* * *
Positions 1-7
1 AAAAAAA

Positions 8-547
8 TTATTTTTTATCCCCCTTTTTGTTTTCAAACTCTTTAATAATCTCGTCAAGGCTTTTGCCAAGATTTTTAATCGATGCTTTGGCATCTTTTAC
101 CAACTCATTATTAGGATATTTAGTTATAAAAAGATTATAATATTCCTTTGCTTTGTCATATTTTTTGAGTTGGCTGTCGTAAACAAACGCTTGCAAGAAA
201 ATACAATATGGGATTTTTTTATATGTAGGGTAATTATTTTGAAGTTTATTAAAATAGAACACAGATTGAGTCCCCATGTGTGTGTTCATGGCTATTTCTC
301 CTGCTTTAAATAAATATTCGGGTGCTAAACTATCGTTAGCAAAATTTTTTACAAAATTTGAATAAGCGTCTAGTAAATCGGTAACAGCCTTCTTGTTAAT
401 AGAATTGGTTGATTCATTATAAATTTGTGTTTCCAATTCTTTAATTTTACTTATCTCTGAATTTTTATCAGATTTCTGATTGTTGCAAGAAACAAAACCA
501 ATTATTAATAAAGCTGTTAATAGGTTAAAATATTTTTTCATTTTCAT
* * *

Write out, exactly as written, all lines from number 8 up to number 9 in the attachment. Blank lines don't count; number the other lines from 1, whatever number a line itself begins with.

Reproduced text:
401 AGAATTGGTTGATTCATTATAAATTTGTGTTTCCAATTCTTTAATTTTACTTATCTCTGAATTTTTATCAGATTTCTGATTGTTGCAAGAAACAAAACCA
501 ATTATTAATAAAGCTGTTAATAGGTTAAAATATTTTTTCATTTTCAT